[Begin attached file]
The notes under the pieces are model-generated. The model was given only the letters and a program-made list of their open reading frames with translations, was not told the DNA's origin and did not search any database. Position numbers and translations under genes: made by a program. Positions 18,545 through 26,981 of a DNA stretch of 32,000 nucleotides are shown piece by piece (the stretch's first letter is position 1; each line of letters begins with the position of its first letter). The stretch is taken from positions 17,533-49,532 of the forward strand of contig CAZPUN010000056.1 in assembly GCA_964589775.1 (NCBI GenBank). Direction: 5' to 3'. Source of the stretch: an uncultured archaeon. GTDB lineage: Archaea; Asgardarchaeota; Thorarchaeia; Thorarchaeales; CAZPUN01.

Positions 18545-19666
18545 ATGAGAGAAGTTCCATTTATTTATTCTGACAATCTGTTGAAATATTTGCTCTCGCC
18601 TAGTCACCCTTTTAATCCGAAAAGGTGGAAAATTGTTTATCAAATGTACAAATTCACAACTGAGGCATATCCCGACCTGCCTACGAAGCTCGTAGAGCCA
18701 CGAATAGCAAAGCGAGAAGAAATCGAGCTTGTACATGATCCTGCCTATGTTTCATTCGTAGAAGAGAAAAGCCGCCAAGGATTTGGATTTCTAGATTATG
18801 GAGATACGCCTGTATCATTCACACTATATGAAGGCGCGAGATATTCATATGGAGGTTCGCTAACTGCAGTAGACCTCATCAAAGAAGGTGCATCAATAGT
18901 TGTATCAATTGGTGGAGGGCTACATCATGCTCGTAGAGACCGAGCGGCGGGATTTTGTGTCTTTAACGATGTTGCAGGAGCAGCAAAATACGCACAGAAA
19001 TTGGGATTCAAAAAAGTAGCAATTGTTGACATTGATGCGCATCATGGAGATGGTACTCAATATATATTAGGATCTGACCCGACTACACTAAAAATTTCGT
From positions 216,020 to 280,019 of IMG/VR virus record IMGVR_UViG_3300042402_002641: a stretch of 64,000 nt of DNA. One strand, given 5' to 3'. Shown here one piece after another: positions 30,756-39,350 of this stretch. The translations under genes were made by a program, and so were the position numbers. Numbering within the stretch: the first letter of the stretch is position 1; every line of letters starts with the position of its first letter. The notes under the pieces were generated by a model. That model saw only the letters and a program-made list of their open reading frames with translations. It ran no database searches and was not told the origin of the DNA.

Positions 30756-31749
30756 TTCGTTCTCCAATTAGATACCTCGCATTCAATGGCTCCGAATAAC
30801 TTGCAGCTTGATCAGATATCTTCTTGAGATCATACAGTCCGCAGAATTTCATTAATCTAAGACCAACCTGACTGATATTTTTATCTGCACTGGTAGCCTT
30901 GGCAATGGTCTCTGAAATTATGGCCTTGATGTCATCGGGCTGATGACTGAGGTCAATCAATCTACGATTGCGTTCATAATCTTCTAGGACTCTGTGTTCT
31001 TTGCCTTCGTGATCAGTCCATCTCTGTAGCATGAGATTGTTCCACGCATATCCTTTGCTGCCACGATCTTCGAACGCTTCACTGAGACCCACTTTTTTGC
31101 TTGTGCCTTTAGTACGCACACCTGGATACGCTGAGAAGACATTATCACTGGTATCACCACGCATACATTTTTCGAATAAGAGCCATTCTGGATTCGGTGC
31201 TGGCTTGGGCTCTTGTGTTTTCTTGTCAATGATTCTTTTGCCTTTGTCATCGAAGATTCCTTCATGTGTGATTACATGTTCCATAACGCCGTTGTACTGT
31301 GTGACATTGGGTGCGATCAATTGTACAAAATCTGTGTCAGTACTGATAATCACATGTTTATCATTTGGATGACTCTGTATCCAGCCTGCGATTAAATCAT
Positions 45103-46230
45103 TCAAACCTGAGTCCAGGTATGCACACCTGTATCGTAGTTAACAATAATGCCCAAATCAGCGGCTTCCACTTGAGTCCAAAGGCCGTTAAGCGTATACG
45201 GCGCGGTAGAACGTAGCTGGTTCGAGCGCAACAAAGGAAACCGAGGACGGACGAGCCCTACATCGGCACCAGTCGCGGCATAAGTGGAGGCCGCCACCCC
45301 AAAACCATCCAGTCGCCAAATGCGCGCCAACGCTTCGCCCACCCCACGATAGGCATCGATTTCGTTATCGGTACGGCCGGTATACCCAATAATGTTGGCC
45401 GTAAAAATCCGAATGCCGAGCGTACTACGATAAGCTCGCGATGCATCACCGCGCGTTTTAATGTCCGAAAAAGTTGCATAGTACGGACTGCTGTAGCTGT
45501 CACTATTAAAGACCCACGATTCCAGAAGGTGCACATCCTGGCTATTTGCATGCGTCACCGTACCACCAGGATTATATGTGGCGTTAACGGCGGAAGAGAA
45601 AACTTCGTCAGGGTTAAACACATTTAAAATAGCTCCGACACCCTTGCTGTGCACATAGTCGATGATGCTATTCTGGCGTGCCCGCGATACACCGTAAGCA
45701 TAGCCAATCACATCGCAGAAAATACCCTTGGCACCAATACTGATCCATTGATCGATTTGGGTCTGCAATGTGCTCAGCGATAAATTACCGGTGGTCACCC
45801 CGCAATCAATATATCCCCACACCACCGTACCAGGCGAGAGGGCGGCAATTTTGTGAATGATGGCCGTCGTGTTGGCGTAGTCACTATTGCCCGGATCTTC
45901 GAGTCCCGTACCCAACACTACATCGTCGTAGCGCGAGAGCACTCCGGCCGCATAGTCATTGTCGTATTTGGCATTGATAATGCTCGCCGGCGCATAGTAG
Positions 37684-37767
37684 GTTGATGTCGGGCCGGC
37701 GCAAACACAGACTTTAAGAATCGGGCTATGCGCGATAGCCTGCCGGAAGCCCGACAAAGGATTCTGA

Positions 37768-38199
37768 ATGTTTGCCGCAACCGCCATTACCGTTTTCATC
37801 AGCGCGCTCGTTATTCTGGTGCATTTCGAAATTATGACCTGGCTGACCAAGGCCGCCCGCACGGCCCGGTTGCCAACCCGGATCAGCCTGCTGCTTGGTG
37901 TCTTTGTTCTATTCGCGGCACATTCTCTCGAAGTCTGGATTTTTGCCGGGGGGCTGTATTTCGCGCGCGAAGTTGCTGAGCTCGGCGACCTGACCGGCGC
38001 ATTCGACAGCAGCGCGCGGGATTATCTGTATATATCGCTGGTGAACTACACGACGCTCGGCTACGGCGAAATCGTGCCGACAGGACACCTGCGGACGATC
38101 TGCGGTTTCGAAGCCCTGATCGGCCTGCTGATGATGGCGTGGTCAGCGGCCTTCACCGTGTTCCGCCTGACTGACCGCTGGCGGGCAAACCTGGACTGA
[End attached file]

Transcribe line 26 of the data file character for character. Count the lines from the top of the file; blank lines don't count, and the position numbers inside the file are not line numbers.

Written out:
45801 CGCAATCAATATATCCCCACACCACCGTACCAGGCGAGAGGGCGGCAATTTTGTGAATGATGGCCGTCGTGTTGGCGTAGTCACTATTGCCCGGATCTTC